Crystal clear user friendly designs.

Responsive Design is not the same as mobile design. Mobile design entails creating an entirely new website or web app with content specifically created for the mobile experience. Responsive Design, on the other hand, means that the same domain, the same content, and the same syntax — more or less manipulated by JavaScript and/or CSS3 Media Queries — respond to different viewports to provide the best user experience possible for each device. The different viewports include desktop monitors, laptops, tablets, and mobile devices and their corresponding orientations.

Responsive Design, as the underlying base of a websites’ deployment, uses flexible or fluid grids, fluid images, and CSS3 Media Queries to adapt to the viewers’ different device widths and resolutions. Developing Responsive Design is rarely a process with an ending, but rather it’s an ongoing effort to optimize the user experience on different viewpoints. As more and more different devices with access to the web enter the market, it is essential that a website can fluidly adapt to multiple screen sizes. Web developers and designers have to go through a shift in thinking about how to cater the design to different viewports. A website needs to look good but, most importantly, it needs to be equally usable on a smartphone, tablet, e-reader, and desktop or laptop.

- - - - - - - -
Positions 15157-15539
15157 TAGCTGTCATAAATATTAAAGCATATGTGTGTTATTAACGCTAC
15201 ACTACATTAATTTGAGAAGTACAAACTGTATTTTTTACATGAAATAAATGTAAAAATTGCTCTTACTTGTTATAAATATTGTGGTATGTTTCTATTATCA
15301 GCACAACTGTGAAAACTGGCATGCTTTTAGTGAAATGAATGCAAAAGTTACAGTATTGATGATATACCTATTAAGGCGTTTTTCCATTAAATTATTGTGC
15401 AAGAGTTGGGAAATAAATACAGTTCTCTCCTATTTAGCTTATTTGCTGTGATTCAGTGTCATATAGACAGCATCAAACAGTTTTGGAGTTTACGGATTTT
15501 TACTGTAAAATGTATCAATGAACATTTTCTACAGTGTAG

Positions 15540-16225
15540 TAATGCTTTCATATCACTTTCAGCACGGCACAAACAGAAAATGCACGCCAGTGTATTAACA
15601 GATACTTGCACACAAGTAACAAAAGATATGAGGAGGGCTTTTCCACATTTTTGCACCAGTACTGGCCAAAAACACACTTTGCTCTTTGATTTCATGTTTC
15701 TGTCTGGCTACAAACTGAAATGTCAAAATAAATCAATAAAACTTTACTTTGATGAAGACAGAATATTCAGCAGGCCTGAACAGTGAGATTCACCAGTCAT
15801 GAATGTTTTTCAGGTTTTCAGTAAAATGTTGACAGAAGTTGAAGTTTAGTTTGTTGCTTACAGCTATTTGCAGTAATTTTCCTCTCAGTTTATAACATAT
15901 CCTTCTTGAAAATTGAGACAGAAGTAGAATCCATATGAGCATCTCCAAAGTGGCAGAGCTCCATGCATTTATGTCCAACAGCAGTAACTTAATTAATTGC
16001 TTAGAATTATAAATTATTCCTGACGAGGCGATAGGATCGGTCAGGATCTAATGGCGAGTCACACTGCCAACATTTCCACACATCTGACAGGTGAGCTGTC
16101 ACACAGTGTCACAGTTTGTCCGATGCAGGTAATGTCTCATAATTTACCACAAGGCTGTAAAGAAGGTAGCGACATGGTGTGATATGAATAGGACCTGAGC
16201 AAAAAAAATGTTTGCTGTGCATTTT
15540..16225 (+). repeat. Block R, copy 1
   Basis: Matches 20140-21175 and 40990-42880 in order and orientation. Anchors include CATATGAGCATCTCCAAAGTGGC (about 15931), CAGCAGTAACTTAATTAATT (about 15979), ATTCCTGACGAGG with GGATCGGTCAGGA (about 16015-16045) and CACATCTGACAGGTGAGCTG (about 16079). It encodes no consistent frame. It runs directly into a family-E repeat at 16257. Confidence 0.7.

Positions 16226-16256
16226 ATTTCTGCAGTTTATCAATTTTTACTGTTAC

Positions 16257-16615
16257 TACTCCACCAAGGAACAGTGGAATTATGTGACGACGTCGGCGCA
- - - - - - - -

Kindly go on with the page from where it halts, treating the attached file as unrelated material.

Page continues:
A 2012 TechCrunch Survey predicted that by 2013, mobile devices would overtake desktop PCs as the dominant global Internet platform, with a projected 1.9 billion users on mobile devices in 2015, compared to “only” 1.6 billion desktop internet users. So why haven’t you started creating responsive websites yet?

Responsive Design may have started as a trend, but it has quickly become an evolutionary step in web development and design that has greatly affected design and technology.